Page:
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I am reading DF's proof of Lagrange's theorem that the order of a subgroup divides the order of a group.

The part where I cannot follow is when they say that :

The set of left cosets of H in G partition G (I can see this).

Bythe definition of a left coset the map:

$H \rightarrow gH$ defined by $h \mapsto gh$ is a surjection from H to the left coset gH (this I cannot see clearly) but I know the definition of a left coset is that you take all elements of G and multiply on the subgroup H on the left side

Injective since $gh_{1}=gh_{2} \implies h_{1}=h_{2}$

Then they conclude that H and gH have the same order I guess this is because we can see now it is bijective?

My question here is about the Surjectiveness, how can I see that? and my other question is what excatly are they doing when showing injectiveness are they just looking on the element map? \mapsto

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    $\begingroup$ Surjectiveness is by definition! After all, $gH =\{gh \mid h\in H\}$. As for the injectiveness, that's how you prove it in general: Assume two inputs map to the same thing and show they are equal. $\endgroup$ – John Brevik Apr 4 '18 at 10:32
  • $\begingroup$ so by definition for all elements of the left cosets there exists elements in the subgroup H s.t. $H \rightarrow gH$ . I think what confuse me is it seems like they says that the surjectiveness is shown in the group mapping, but the injectiveness is shown in the element mapping $\endgroup$ – user420309 Apr 4 '18 at 10:40
  • $\begingroup$ $H \to gH$ is not "the group mapping". In the proof, it is D+H's way of denoting that the domain of the coset map is $H$, and the codomain of the coset map is $gH$. $\endgroup$ – Omnomnomnom Apr 4 '18 at 10:46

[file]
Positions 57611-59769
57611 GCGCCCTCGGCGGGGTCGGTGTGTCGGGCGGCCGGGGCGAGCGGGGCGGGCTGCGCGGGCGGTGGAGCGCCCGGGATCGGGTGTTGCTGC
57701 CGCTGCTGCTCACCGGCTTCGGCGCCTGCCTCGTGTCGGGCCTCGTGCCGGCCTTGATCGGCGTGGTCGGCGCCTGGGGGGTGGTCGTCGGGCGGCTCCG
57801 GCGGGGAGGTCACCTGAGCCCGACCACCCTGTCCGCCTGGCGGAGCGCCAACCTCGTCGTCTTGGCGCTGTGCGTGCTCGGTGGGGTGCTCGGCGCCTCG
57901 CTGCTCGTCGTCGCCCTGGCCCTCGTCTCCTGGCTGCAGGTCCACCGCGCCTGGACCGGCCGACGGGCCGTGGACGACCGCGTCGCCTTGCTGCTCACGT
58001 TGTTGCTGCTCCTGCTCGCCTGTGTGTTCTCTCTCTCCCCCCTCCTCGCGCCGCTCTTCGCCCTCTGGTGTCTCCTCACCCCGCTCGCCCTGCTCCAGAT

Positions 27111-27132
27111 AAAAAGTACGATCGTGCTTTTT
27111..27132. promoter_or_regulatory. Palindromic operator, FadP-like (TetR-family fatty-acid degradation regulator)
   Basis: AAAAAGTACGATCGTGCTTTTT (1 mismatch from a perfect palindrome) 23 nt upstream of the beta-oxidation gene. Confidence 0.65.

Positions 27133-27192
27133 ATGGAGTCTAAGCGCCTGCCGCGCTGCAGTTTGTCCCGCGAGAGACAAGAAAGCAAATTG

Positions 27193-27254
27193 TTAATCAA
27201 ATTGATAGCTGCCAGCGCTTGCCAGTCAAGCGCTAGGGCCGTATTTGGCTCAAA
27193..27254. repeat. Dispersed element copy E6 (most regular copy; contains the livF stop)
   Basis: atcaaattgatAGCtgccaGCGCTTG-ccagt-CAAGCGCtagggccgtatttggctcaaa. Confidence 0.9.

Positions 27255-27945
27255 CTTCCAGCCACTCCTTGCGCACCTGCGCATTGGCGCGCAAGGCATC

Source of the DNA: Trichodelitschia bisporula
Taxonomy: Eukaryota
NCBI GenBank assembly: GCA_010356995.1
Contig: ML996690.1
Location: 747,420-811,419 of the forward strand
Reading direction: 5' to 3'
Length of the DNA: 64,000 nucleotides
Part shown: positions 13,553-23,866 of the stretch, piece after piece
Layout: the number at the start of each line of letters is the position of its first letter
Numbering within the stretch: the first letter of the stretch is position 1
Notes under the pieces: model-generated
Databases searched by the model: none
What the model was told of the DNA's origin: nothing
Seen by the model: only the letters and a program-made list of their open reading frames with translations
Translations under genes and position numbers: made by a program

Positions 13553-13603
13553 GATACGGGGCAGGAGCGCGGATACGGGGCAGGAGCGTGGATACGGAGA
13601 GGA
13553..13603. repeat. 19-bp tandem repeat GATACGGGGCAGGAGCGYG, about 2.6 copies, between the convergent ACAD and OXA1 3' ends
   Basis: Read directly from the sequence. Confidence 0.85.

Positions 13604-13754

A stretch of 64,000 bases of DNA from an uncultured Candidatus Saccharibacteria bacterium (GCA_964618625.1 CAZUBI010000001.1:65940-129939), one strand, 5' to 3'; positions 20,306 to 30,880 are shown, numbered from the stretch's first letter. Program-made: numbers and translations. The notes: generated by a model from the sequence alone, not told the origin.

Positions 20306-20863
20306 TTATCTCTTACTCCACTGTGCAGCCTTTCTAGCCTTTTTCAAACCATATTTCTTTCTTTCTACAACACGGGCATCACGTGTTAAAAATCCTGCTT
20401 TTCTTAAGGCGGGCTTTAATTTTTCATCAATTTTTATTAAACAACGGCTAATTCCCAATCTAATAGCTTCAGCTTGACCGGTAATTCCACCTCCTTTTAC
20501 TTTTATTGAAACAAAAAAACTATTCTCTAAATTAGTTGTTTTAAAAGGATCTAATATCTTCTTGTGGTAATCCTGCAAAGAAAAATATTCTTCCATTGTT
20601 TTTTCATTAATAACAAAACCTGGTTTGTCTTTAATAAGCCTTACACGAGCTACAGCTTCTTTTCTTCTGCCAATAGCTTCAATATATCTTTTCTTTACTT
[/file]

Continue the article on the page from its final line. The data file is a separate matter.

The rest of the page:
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Having looked at your post and flipped to the proof from Dummit and Foote that you're talking about, I have a hunch that you're getting hung up on the notation. That being said, perhaps it will help to rephrase the major points.

For any element $g \in G$, we can define the left-coset map $$ \phi_g : H \to gH\\ \phi_g(h) = gh $$ The image of this map is $$ \phi_g(H) = \{\phi_g(h) : h \in H\} = \{gh: h \in H\} $$ so that, by the definition of a left coset, $\phi_g(H) = gH$. In other words, the map $\phi_g$ is surjective.

Now, try to use the left-cancellation law to show that $\phi_g$ is injective.

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  • $\begingroup$ Thanks so in their proof $h_{1}$ and $h_{2} \in H$ ? In other words it doesn't matter which element you pick from H if you multiply by $g \in G$ $gh_{1}=gh_{2} \implies h_{1}=h_{2}$? $\endgroup$ – user420309 Apr 4 '18 at 12:59
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    $\begingroup$ @Djhoe that's right $\endgroup$ – Omnomnomnom Apr 4 '18 at 13:01
  • $\begingroup$ Do you mind if I ask you again,... Why do they care to show that H and gH have the same cardinality.. Is it because they have defined the number of left cosets of H in G to equal K and then they end up saying k=|G|/|H| $\endgroup$ – user420309 Apr 4 '18 at 13:21
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    $\begingroup$ @Djhoe yes, that's exactly right $\endgroup$ – Omnomnomnom Apr 4 '18 at 14:00
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I think misunderstanding is in statement "the definition of a left coset is that you take all elements of G".

No, definition if coset is that you take one element of G and multiply it by all element of $G$ (although different elements $g_1$ and $g_2$ can generate same coset). By taking all element of $G$ you create all cosets and $H$ itself (if $g \in H$).

So, function $H \rightarrow gH$ is surjective because for every $h$ exist element in $gH$ (it is $gh$), and as was mentioned by you injective

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